What worries Stamos most are “direct attacks on our election infrastructure” because there’s been so little to bolster it. In fact, a big theme of the interview was the growing inability of the public sector to protect Americans or U.S. democracy against actors who would do the country harm.

As it relates to election infrastructure specifically, Stamos used a hyperlocal example to underscore what the U.S. is dealing with right now. As he told Frenkel, “I live in San Mateo County. I’ve met the CIO of San Mateo County. Really nice guy. I’m sure he has a staff of very hard-working people. The idea that the CIO of San Mateo County has to stand up and protect himself against the [Russian military intelligence agency known as the] GRU or China’s Ministry of State Security or Iran’s Islamic Revolutionary Guard Corps or the Lazarus Group of North Korea . . . that’s frickin’ ridiculous. Like, we don’t ask the San Mateo County Sherriff’s department to get ready to repel an invasion by the People’s Liberation Army, but we ask for the cyber equivalent in the United States.”

Put into perspective, San Mateo County is one of about about 10,000 local governments in the United States that are involved in elections, said Stamos. “Nobody else in the world runs their elections this way.”

In fact, in nearly every conceivable way, “responsibilities that were once clearly public sector responsibilities are now private sector responsibilities,” he told Frenkel during a later part of their discussion. He would know, having seen it first-hand.

“When I was the chief security officer at Facebook,” he told the audience, “I had a child safety team. We probably put more bad guys away than almost any law enforcement agency outside of the FBI or [Homeland Security Investigations unit] in the child safety realm. Like, there’s no local police department in the United States that put away more child predators than the Facebook child safety team. That is a crazy stat.

Facebook also has a counter terrorism team — which not everyone realizes — and which has become in many ways the country’s first responder, he suggested. Indeed, Stamos said that “there are several terrorist attacks that you’ve never heard of because they didn’t happen because we caught them. Now, there’s some local law enforcement agency took credit for it, but it was actually our team that found it and turned it over to them with a bow on it.”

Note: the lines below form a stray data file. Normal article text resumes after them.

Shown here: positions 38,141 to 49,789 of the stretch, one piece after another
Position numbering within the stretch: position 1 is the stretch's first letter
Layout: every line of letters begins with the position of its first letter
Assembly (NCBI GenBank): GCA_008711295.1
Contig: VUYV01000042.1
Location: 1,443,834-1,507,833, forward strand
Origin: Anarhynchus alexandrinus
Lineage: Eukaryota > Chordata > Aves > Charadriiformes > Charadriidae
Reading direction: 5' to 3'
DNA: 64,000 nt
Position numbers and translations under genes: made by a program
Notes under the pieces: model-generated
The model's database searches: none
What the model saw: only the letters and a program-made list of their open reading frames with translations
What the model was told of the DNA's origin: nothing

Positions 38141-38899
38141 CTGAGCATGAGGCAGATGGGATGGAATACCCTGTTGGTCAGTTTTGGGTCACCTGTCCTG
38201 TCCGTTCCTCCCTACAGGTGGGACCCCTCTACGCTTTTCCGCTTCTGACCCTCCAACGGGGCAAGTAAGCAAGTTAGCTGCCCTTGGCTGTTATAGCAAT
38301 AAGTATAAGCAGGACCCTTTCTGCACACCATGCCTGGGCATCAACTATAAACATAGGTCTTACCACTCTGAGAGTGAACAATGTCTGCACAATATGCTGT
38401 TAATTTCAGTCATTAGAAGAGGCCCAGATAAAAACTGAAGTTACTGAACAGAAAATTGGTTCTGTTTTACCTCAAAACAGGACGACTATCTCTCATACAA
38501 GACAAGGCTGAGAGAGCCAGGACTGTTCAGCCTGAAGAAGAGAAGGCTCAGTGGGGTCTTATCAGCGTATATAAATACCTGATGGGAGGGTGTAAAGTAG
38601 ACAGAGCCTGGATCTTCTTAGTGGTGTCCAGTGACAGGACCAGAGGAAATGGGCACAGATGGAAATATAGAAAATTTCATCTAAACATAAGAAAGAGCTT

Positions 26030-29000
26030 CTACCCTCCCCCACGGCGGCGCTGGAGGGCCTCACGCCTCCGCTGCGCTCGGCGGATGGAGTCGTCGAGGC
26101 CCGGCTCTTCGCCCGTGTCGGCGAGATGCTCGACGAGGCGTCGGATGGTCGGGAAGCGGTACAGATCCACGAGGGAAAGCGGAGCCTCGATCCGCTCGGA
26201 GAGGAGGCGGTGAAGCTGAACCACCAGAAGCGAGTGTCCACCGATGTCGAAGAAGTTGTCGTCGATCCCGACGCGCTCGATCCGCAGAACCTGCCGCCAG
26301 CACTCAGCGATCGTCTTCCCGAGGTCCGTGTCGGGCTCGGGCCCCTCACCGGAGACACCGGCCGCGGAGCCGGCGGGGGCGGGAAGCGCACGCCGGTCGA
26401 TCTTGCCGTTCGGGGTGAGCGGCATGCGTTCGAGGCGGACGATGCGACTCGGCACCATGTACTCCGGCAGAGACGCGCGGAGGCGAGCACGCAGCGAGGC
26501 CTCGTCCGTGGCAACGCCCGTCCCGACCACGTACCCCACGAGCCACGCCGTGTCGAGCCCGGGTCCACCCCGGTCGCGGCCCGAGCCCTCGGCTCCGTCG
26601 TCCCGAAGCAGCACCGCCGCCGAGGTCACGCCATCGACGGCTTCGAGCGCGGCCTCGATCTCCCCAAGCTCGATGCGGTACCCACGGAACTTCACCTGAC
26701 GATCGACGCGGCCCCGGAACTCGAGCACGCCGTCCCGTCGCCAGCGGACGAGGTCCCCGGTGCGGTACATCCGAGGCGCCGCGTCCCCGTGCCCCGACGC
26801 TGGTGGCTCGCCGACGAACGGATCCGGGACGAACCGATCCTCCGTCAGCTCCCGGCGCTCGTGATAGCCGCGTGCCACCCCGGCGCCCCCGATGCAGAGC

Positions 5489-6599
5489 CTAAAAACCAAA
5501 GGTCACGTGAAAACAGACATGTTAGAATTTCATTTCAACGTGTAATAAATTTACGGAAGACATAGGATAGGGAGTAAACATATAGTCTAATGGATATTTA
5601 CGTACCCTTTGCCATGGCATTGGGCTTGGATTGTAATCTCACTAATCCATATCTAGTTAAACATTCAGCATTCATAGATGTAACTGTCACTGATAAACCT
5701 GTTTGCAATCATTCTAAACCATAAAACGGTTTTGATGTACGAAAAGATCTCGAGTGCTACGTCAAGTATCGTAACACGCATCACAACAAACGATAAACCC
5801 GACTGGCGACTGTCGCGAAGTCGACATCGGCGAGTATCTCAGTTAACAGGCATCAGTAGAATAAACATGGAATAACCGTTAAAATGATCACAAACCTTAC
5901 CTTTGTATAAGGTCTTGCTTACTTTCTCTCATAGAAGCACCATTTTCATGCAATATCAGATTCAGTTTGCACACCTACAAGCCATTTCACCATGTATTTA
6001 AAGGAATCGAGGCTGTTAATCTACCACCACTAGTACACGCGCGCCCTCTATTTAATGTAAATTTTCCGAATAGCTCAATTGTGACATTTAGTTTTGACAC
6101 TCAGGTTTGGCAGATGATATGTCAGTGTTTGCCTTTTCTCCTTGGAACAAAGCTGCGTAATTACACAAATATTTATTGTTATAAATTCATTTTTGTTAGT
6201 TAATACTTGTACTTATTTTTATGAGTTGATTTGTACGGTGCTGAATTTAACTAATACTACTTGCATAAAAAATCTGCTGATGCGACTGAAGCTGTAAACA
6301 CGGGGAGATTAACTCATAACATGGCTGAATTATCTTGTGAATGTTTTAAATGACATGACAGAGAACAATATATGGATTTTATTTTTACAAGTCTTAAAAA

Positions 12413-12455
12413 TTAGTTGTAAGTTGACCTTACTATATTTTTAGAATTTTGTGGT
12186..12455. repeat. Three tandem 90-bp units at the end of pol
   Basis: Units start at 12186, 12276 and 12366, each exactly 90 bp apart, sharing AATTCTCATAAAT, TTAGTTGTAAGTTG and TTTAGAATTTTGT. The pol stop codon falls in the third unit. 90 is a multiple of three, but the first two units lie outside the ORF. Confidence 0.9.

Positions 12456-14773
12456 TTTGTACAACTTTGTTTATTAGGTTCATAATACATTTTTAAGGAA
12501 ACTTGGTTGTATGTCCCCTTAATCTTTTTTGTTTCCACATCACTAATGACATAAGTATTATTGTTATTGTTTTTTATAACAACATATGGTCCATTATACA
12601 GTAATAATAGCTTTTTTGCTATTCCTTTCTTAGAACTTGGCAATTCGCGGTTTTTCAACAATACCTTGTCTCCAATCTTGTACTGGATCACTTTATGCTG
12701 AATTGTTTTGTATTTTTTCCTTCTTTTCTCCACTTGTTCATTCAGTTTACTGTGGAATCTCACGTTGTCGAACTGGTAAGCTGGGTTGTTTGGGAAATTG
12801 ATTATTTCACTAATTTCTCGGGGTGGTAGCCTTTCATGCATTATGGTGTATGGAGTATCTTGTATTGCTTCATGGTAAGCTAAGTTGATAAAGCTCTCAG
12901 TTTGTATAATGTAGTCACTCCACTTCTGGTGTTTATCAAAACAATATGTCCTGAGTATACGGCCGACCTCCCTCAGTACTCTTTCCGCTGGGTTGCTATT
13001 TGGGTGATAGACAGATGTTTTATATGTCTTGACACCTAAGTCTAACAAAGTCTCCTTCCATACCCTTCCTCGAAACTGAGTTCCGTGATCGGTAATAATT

Americans might shrug off this continuing shift in who is tackling what, but they do it at their peril, suggested Stamos — who managed to keep the crowd laughing, even as he painted a bleak picture. As he noted, the big tech “companies are exercising this power without any kind of democratic oversight.” Consider, he said, that “[Facebook’s] authorization is the terms of service that people click through and never read when they join Facebook or Instagram. That’s a bizarre set of rules to be bound by when you have such incredible power.”

Another huge blind spot, said Stamos, is the apparently inability — as well as the collective lack of determination required — of the public and the increasingly powerful private sector to coordinate their work.  Here, he offered another broad example to make it accessible. “Say you had an organized group in the United States that’s running a bunch of Facebook ads, but their money is coming from bitcoin from St. Petersburg,” said Stamos. “That is completely invisible to Facebook. That is perhaps visible to FBI . . .but they don’t have access to that actual content [on FB]. And figuring out a way for these two groups to work with each other without massively violating the privacy of everybody on the platform turns out to be super hard.”

Yet it’s worse than even that sounds, he continued. The reason: there’s no decision-tree in part because the issue has grown so unmanageable that no one wants to own what goes awry. “There’s effectively nobody in charge of this right now, which is one of the scariest things we’re facing as a country. Almost nobody is in defense of cyber, and certainly nobody is in charge of the big picture, [meaning] how do we defend against election [interference] both from a cybersecurity perspective and a disinformation perspective.”